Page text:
It’s in everything we touch, everything we eat, everything we buy: it’s hidden in grocery store receipts and beauty products, in coffee cups and soda cans, in the very food and water we need to live. So, what’s the big deal? We’ve survived so far. Or… have we? Cancer and autoimmune disease rates continue to rise steadily. In 2009, EWG tests found estrogen-disrupting  levels of BPA in 9 of 10 umbilical cord blood samples. We all have BPA in our bodies. There’s nothing we can do about it. Right?

You can Remove BPA from Your Body.

And you can do it in less than a week. BPA is metabolized by the body very quickly. A recent study found that participants were able to reduce the levels of BPA in their body by 65% in three days just by avoiding packaged foods¹. By eliminating additional hidden sources of BPA in your environment you can increase that number, as well as reducing many other toxic chemicals that are found in plastics like phthalates, and polyethylene. Here’s how.

1. Just Say No to BPA-loaded Receipts

Did you know that some receipts contain 250 to 1,000 times the amount of BPA typically found in a can of food?²  If that isn’t scary enough, BPA transfers readily from the receipt to skin and cannot be washed off. Different types of receipts contain varying levels of BPA. If you aren’t sure whether or not a merchant uses BPA in their receipts, either ask directly or let them know early in the transaction that you will not need your receipt. Gas station receipts are particularly notorious for containing huge amounts of BPA.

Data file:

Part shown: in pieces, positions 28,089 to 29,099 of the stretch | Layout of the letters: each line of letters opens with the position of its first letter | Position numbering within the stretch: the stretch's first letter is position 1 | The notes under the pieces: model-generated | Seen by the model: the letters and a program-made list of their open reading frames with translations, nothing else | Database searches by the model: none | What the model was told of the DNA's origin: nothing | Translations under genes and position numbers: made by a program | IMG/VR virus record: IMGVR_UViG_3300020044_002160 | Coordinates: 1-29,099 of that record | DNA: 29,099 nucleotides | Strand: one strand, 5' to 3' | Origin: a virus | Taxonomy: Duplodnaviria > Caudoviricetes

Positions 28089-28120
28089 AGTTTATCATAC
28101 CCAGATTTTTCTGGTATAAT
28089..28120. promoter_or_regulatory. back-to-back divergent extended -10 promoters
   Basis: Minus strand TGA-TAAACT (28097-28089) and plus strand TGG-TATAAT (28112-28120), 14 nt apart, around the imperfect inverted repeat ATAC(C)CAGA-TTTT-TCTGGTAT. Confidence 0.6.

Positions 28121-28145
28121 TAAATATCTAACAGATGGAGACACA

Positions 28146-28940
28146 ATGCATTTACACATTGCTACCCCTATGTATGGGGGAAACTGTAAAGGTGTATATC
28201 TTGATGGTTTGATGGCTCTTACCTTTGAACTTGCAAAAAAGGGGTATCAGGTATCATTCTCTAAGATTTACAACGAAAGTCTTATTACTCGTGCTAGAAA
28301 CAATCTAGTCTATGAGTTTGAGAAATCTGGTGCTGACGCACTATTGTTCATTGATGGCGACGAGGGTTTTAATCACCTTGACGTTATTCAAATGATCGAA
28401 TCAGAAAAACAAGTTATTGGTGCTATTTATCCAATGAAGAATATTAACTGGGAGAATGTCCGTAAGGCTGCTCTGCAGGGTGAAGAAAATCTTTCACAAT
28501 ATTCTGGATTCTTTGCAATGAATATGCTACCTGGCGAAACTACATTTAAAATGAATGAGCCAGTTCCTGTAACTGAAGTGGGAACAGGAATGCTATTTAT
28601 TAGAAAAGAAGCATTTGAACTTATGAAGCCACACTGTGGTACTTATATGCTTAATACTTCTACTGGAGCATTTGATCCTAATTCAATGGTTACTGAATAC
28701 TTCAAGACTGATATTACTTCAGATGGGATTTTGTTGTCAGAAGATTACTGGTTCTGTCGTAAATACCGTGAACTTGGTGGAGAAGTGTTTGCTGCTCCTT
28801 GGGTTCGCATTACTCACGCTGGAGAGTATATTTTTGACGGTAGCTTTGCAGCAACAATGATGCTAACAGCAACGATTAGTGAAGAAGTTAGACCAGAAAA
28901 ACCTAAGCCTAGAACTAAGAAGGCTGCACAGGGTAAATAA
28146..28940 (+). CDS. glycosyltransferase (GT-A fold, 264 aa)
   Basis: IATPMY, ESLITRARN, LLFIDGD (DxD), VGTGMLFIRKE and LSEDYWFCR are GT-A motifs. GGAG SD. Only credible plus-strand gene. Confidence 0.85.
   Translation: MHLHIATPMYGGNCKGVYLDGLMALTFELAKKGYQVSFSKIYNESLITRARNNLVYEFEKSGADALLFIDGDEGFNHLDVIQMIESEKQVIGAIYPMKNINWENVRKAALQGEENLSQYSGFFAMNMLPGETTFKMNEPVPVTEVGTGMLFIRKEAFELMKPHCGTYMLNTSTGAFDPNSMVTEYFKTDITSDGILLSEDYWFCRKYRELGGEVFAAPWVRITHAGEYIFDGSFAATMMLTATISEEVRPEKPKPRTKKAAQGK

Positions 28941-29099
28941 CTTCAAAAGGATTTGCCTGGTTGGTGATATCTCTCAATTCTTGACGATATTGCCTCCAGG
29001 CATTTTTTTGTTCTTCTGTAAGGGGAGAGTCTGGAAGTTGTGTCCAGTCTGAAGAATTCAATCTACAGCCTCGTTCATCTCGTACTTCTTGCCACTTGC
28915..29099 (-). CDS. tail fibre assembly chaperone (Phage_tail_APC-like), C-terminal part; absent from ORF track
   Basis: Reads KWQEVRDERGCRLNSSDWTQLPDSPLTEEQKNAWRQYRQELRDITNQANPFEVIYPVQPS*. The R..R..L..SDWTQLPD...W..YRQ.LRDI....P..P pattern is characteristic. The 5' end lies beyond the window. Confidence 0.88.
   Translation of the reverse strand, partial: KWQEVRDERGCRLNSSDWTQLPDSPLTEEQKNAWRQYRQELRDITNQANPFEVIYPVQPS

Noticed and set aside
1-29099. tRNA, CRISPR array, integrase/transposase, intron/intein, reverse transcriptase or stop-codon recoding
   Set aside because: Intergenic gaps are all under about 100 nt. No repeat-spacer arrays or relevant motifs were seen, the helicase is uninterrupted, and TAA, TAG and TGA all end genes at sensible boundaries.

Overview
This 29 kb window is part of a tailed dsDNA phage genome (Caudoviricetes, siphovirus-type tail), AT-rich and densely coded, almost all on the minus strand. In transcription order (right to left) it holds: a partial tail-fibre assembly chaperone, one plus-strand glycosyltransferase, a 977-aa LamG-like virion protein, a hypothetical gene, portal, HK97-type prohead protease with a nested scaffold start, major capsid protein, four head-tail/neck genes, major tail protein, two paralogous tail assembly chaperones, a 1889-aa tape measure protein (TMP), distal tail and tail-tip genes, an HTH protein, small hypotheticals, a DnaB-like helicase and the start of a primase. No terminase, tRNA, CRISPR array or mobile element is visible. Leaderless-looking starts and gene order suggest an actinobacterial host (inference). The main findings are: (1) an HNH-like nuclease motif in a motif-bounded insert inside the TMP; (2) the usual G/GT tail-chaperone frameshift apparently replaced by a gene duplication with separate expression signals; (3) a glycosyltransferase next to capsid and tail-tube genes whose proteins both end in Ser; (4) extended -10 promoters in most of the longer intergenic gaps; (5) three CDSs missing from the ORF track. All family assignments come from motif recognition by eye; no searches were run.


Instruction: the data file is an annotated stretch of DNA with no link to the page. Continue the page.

2. Avoid Packaged Food

True, you might have to give up potato chips. But, maybe that’s not such a bad thing. So, what will you possibly eat? There are many safe options available to replace the packaged staples in your kitchen. You can buy fresh bread from the bakery in paper, milk in glass bottles, bring a glass container for cheese and meat from the deli, buy cereal in bulk, get beans and grains from the bulk bin in your own cloth or paper bag. Forgo the packaged salad greens for unpackaged – use cloth or paper bags in the produce aisle.

3. Switch to a Safe BPA-free Water Bottle

You know that funny taste that your plastic water bottle gets when you leave it in the sun? That’s the taste of chemicals leaching into your water. Doesn’t sound very refreshing, does it? There are many safe stainless steel and glass alternatives to plastic bottles. My favorites are those made with 100% safe glass, with stainless steel or silicone in place of a plastic top. Three great options are from VesselBottles UP and Bkr. If you choose a stainless steel option, make sure to get one that is not lined with plastic. Kleen Kanteen is a safe choice. While you’re at it, skip the water cooler for fill-ups. Those big plastic jugs are loaded with BPA too. Tap is safer.

4. Store Food in Glass

Did you know that even “safe” plastics can leach toxic chemicals³ once they are washed in a dishwasher or scrubbed with detergent and a sponge? Why take the chance? Ditch those plastic tubs in place of safe all-glass alternatives. For on the go or smaller items, forgo plastic wrap and plastic sandwich bags in place of small glass containers, wax paper bags, or parchment paper.